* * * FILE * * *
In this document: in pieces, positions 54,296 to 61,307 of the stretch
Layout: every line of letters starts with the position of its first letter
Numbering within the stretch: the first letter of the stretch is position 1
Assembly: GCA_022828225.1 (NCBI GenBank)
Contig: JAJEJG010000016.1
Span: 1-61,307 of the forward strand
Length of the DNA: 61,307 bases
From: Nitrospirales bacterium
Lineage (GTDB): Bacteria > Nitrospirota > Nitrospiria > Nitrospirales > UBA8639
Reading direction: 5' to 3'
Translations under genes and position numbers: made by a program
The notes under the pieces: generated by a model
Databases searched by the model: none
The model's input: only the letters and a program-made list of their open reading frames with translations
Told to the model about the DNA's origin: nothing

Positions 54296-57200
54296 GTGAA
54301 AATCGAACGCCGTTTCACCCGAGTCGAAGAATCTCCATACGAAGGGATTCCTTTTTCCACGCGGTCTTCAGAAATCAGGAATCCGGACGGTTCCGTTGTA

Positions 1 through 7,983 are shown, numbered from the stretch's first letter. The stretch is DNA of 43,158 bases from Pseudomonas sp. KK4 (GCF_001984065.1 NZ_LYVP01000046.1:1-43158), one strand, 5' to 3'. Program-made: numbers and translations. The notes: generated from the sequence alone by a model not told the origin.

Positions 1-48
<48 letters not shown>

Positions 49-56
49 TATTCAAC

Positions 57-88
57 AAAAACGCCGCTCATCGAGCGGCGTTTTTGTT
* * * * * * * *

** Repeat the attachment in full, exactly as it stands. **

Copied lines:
In this document: in pieces, positions 54,296 to 61,307 of the stretch
Layout: every line of letters starts with the position of its first letter
Numbering within the stretch: the first letter of the stretch is position 1
Assembly: GCA_022828225.1 (NCBI GenBank)
Contig: JAJEJG010000016.1
Span: 1-61,307 of the forward strand
Length of the DNA: 61,307 bases
From: Nitrospirales bacterium
Lineage (GTDB): Bacteria > Nitrospirota > Nitrospiria > Nitrospirales > UBA8639
Reading direction: 5' to 3'
Translations under genes and position numbers: made by a program
The notes under the pieces: generated by a model
Databases searched by the model: none
The model's input: only the letters and a program-made list of their open reading frames with translations
Told to the model about the DNA's origin: nothing

Positions 54296-57200
54296 GTGAA
54301 AATCGAACGCCGTTTCACCCGAGTCGAAGAATCTCCATACGAAGGGATTCCTTTTTCCACGCGGTCTTCAGAAATCAGGAATCCGGACGGTTCCGTTGTA

Positions 1 through 7,983 are shown, numbered from the stretch's first letter. The stretch is DNA of 43,158 bases from Pseudomonas sp. KK4 (GCF_001984065.1 NZ_LYVP01000046.1:1-43158), one strand, 5' to 3'. Program-made: numbers and translations. The notes: generated from the sequence alone by a model not told the origin.

Positions 1-48
<48 letters not shown>

Positions 49-56
49 TATTCAAC

Positions 57-88
57 AAAAACGCCGCTCATCGAGCGGCGTTTTTGTT